Alex Constantine - October 14, 2008
Farcical American justice does it again: " ... One incident in particular caught the eye of investigators, they said. While campaigning for a Senate seat in 2003, Foley sent online messages to a male teenager describing sexual acts, a clear violation of the state’s law on Internet sex predators. The law states 'any person who knowingly utilizes a computer online service or Internet service to seduce, solicit, lure, entice, or attempt to seduce a child' would be committing a third-degree felony and could receive a jail sentence of up to five years. ... " Not Foley. Panther Geronimo Pratt served 30 years in solitary confinement for murders he didn't commit (his struggle for release was agitated against by Republican commentators, of course). But despite confessions, despite the slew of evidence that renders Mark Foley a weepy, whiny soldier for Christ pleading for forgiveness, despite all legal mandatory sentencing guidelines, he goes free. I guess prosecutors felt sorry for the tearful monster. - AC
Foley "deeply ashamed" as investigaton concludes without charges
By Jim Turner
September 19, 2008
TALLAHASSEE — On the day a two-year state investigation into sexually explicit electronic messages ended Friday without charges, former U.S. Rep. Mark Foley declared he is “deeply ashamed” by the inappropriate sexually explicit electronic messages he sent to House pages.
“I accept full responsibility for my inappropriate conduct, and continue to pray for forgiveness from those I have disappointed and caused any emotional harm,” Foley stated in a prepared message read by his attorney David Roth.
“But for my faith, the prayers of loved ones, hundreds of friends, total strangers, and most importantly the grace they have given me, I would never have survived this ordeal I am solely responsible for.”
Foley called the incident the most “difficult and painful” period of his life.
Foley did not attend an afternoon press conference in West Palm Beach Friday afternoon on the advice of his mental health and substance abuse therapists, Roth said. He continues to recover from alcohol abuse and sexual abuse at the hands of his parish priest.
Repeating often that they were unable to get access to the computer hard drives used by Foley, Florida Department of Law Enforcement investigators concluded there is insufficient evidence to pursue criminal charges again Foley, 54, as an Internet sex predator.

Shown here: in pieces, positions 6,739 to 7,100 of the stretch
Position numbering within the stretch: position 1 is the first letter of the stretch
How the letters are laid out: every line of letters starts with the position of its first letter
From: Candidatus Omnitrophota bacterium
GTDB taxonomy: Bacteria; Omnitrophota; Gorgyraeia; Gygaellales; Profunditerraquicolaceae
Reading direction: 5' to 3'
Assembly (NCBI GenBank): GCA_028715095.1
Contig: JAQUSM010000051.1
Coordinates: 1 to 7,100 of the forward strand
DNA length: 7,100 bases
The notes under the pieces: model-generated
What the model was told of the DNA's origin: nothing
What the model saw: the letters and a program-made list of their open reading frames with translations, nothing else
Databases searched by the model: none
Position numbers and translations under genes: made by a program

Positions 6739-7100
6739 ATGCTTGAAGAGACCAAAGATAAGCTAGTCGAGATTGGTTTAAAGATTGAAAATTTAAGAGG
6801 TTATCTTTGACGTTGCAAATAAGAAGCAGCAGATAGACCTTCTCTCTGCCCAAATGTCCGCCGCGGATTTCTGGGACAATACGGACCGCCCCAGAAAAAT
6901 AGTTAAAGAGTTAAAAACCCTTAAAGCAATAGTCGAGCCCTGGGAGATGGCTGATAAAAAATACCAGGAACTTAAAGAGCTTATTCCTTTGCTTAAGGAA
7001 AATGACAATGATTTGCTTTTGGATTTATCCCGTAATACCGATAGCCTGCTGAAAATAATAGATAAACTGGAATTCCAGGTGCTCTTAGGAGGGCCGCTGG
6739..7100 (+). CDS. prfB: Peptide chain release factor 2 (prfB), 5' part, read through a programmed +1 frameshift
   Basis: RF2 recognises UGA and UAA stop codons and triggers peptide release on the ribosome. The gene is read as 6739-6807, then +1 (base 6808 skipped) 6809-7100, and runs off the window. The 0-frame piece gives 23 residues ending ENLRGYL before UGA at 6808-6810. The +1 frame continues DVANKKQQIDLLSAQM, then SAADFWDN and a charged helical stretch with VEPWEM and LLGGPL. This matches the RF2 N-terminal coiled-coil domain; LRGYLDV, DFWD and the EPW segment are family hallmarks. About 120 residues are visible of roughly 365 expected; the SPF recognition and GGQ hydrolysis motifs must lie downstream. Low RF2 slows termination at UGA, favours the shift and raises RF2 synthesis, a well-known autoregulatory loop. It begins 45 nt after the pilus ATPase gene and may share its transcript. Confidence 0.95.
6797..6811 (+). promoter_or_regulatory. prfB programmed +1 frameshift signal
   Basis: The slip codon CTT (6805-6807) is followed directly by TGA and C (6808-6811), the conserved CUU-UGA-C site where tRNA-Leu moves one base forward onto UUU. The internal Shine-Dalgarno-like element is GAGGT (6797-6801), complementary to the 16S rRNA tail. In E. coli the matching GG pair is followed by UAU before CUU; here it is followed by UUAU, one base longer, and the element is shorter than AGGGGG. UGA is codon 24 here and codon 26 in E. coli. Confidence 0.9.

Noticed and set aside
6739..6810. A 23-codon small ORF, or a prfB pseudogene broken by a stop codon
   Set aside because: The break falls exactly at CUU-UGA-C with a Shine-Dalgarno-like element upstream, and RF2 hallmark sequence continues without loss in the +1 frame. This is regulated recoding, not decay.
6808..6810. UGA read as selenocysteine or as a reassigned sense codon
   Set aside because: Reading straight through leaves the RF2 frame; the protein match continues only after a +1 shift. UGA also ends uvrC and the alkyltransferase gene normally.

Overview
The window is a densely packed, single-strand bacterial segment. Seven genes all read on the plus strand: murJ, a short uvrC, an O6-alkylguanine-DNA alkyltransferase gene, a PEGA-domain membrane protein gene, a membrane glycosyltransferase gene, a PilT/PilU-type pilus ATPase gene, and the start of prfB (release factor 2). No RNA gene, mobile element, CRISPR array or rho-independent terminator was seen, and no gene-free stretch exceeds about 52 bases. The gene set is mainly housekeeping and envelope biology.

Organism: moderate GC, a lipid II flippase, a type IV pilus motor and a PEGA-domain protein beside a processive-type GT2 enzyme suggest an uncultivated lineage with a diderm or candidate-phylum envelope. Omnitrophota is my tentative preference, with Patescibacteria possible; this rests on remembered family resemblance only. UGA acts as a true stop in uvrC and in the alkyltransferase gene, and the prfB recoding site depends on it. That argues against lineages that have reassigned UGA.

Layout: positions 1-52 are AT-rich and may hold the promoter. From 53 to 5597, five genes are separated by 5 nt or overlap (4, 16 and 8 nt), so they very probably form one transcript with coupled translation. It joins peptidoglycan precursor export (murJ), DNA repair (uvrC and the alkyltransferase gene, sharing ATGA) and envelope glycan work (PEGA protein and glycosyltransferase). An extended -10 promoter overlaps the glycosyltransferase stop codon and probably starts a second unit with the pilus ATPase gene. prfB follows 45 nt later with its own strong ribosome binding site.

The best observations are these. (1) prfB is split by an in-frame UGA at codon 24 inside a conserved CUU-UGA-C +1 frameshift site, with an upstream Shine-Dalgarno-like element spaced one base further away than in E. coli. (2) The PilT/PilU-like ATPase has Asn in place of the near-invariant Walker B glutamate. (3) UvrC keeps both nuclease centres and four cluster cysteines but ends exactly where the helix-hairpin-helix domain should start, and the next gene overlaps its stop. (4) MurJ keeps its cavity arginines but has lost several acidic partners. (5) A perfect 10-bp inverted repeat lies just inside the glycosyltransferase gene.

Roth said a similar investigation conducted by the FBI was completed July 30.
“We had not commented on that. It has been Mark’s position that we would not comment on the pending investigation until all investigations were closed, and to the very best of our knowledge all investigations have been closed,” Roth said.
According to the FDLE, Foley was able to keep investigators from looking at his computers because of the Speech and Debate Clause of the U.S. Constitution, which the general counsel for the House claimed prohibited providing anyone access to the equipment or back up tapes without authorization from the congressman.
“FDLE conducted as thorough and comprehensive investigation as possible considering Congress and Mr. Foley denied us access to critical data,” FDLE Commissioner Gerald Bailey said. “Should additional information arise which is pertinent to this case, we will ensure it is appropriately investigated.”
Roth said possibly thousands of hours were spent by the Department of Justice and Foley’s attorneys reviewing the computers.
“Other than the Speech and Debate Clause protection, which the House of Representatives asked to be protected, all other information was made available,” Roth said. “There is no information that adds anything to what was known in Sept. 2006.”
Susan MacManus, a University of South Florida political science professor, said the excuse that investigators couldn’t fully complete their investigation will not satisfy Americans.
“When the public hears that it will be one more reasons that they’re down on Congress and elected officials,” MacManus said. “Right now Congress is at record low ratings and this involved possible child abuse and that will not sit well with the public.”
The report notes even if state investigators had more access to Foley’s text messages, Director Maureen Horkan of the Office of Attorney General, Child Predator Cyber Crime Unit, stated the statute of limitations regarding the alleged inappropriate instant messages sent by Foley to on February 2-3, 2003, would have expired on February 2-3, 2006.
The reported added, that “However, it is important to note that even if the statute of limitations had not run, there would be no prosecutable case. There are no original records of the ‘instant messages.’“
Foley, resigned from Congress in September 2006 after reports surfaced that he exchanged a series of sexually charged online messages with teenage congressional pages.
Almost immediately after his resignation, law enforcement officials began investigating the online messages.
One incident in particular caught the eye of investigators, they said. While campaigning for a Senate seat in 2003, Foley sent online messages to a male teenager describing sexual acts, a clear violation of the state’s law on Internet sex predators.
The law states “any person who knowingly utilizes a computer online service or Internet service to seduce, solicit, lure, entice, or attempt to seduce a child” would be committing a third-degree felony and could receive a jail sentence of up to five years.
Staff writer George Andreassi contributed to this report